While visiting Benbow KOA you are in the midst of the beautiful Redwoods and only minutes from the Avenue of Giants. There are many activities to do in the Benbow area and be sure to check out The Historic Benbow Inn.
Exit Hwy. 101 at Patrick's Point Drive, about 5 miles north of Trinidad, and you'll find a perfect day-use park (fee). Highlights include scenic walks on Rim Trail, Wedding Rock, Ceremonial Rock, a visitor center, picnic areas and Sumeg Village. This recreation of a traditional Yurok village includes houses, sweat lodge and a dance pit, as well as a redwood canoe and native plants.
Not many cities the size of Eureka have there own zoos! Sequoia Park and Zoo is a delightful attraction and is making regular upgrades and acquiring new animals. See the Children's Barnyard and petting zoo., the walk-in aviary, and the popular primates, not to mention over 70 acres of old-growth redwood forest to explore.
Once you see the lakes, ponds and lovely trails at the Arcata Marsh, you'll never believe it's also an innovative, low-tech wastewater treatment facility for the progressive City of Arcata. Outstanding birdwatching is to be had (guided walks on weekends). Start at the Interpretive Center (Samoa Blvd. to South G St.) or at Klopp Lake (Samoa Blvd. to I St.)
Nowhere is Eureka's Victorian heritage more evident than in Old Town, a meticulously preserved and restored district of unique shops, restaurants, galleries and museums. Many special events including the Arts Alive! art walk the first Saturday of each month, take place in Old Town. The Old Town/Downtown district includes theaters, pubs, antique shops, local coffee houses and the new Arkley Center for the Performing Arts. The Eureka Boardwalk is open for strolling and baywatching. Don't miss the iconic Carson Mansion.
A 31-mile scenic alternate to Hwy. 101, the Avenue of the Giants is the best bet for seeing he redwoods by car. Apart from the stately aisles of massive trees, the Avenue takes you past inviting trailheads and side roads, as well as quirky small towns with their roadside attractions. Must-sees along the Avenue include the Humboldt Redwoods State Park visitors center and Founders' Grove nature trail.
It's known as the Victorian Village, and for good reason: this bucolic farming town has barely changed for 150 years, and is loaded with beautifully preserved homes and shops. A stroll down Main Street is a step back in time - general store, ice cream parlor, blacksmith, etc. Besides shopping and dining there's plenty to do: visit the Ferndale Museum, the Kinetic Sculpture Museum, the gothic Ferndale Cemetery or wild Russ Park. Country roads radiate into peaceful farmlands. Exit Hwy. 101 at Fernbridge, cross over the Eel River and drive 5 miles to town.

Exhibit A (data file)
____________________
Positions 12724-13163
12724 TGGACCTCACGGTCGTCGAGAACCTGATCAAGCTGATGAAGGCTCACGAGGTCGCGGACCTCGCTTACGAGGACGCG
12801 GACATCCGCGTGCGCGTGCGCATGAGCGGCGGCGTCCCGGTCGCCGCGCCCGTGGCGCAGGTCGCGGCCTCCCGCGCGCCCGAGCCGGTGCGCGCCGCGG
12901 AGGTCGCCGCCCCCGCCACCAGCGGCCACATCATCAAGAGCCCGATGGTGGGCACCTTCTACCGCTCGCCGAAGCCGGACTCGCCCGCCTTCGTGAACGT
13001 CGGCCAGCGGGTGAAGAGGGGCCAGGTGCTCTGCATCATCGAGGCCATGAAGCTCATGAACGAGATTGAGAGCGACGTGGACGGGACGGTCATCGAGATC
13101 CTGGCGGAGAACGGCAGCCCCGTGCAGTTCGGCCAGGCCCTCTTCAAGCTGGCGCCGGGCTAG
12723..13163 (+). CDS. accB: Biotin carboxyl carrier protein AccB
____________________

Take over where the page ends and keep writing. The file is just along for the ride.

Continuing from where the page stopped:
Whether your bag is fishing, boating, beachcombing or birding, the Humboldt Lagoons are for you. These Lagoons are fed by springs, but get breached every winter so the water is brackish. The largest is Big Lagoon (six miles north of Trinidad), which has overnight camping (first-come basis) and rock collecting on Agate Beach, Kayak rentals are available.There is also a great hiking trail from Dry Lagoon to Stone Lagoon.
Situated in a lovingly-restored Carnegie Library building, the Morris Graves Museum of Art delivers a big-city art experience in a small town package. There are seven galleries, an outdoor sculpture garden and a performance rotunda, plus regular programs including young artists academy.
"River fun in the mountain sun" is how this community on the scenic Trinity River bills itself, and indeed a popular pastime is whitewater rafting. There's much more to do, including backcountry auto tours through Six Rivers National Forest, wine-tasting and farm stands and visiting the China Flat-Bigfoot Museum with the world's largest collection of Bigfoot artifacts. The Willow Creek area is in fact ground zero for Bigfoot sightings.
An important stop on the Pacific Flyway, the refuge serves up spectacular birding. The Aleutian Goose fly-off Feb. to March is legendary. Trails along the levees bring you close to the birding action. You can also launch your kayak or canoe at Hookton Slough.
The Arcata Plaza is a lively center of commerce and recreation. You'll find fantastic dining and unique shopping on the Plaza's borders. On May to October Saturdays, a wonderful Farmer's Market with live entertainment takes place. Sample the arts with Arts Arcata on the second Friday of each month. Find visitor information and fun shops in the Jacoby Storehouse on the plaza.
This 10-mile scenic alternative to Hwy. 101 takes just a few more minutes and avoids the steep grades of the park bypass. From the north, exit at Newton Drury/Elk Prairie. Stop at intriguing trailheads and wander among the giants. Near the Elk Prairie visitor center, stop and watch the magnificent Roosevelt Elk. Bring binoculars and don't get too close...these are WILD animals!!
Ever since there have been automobiles, people have wanted to drive them through holes cut in trees. Very well, if you must. The Shrine Drive-Thru Tree and Drive-Over Tree in Myers Flat, for a modest fee, will let you do it.